How did you come to start writing about Aaron West, and how did writing about him differ from the work you've done with The Wonder Years?
What The Wonder Years are known for, primarily, are these crazy, super-personal lyrics that are directly about my life. I always thought that was what I had to do to be a good songwriter–write these lyrics that were about me, to make them raw and real. But as I've grown up I came to the realization that a lot of my favorite songs aren't like that, but they feel just as real to me. The point isn't necessarily that you have to put yourself on display to write great lyrics–it's that you have to write from a strong emotional point. Mountain Goats records showed me that, Weakerthans records have shown me that, Manchester Orchestra stuff... Andy Hull [frontman of Manchester Orchestra] is obviously great at it. The Hold Steady are fantastic at it.
There are all these pieces of fiction that I care about, and they're not just in music. I couldn't tell you how attached I was to the characters in Friday Night Lights. I couldn't tell you how attached I've been to characters in this movie or that movie. And it's all fiction, but because it's written from a very real place, you still connect with it.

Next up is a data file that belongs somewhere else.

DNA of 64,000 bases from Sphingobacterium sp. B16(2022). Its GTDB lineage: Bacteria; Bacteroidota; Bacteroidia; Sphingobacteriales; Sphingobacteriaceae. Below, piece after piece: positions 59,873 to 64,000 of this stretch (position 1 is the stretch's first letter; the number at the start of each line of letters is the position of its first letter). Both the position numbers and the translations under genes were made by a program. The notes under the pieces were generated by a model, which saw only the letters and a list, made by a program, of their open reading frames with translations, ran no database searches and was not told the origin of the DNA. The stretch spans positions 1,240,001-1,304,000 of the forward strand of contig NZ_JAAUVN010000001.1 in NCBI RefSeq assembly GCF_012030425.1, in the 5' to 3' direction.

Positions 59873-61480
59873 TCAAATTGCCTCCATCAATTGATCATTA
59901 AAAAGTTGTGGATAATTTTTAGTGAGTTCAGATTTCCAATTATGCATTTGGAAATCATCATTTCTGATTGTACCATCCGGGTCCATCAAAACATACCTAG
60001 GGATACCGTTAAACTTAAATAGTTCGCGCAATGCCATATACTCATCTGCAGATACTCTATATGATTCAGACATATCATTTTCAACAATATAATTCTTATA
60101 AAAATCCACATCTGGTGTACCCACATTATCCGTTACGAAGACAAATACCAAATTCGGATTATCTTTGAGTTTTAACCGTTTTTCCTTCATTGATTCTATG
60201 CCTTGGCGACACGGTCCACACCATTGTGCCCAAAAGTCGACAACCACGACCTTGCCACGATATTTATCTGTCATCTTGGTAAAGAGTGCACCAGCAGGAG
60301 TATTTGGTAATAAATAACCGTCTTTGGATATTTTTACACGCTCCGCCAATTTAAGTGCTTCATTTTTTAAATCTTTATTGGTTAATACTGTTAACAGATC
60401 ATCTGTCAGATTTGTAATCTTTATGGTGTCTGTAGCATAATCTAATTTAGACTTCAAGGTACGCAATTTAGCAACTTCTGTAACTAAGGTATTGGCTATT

“it's all fiction, but it's written from a very real place, so you still connect with it.”
I thought it would be beneficial for me to try to stretch what I was able to do lyrically and see if I could elicit that same emotional response as I was getting with these really raw Wonder Years songs by writing a work of fiction. It takes a lot more effort to do that. But when you think about it, if you're listening to a Wonder Years song and you're really connecting to it...if you don't know me, you have to separate the emotion from the very strict story portion to connect to it. It's not that you were in this place at this time doing this thing, it's that you've felt the same feeling that I did at that time. So I realized that if I could recreate that feeling that you can connect with, I could still create something that was very raw. It's about the emotional core of it all.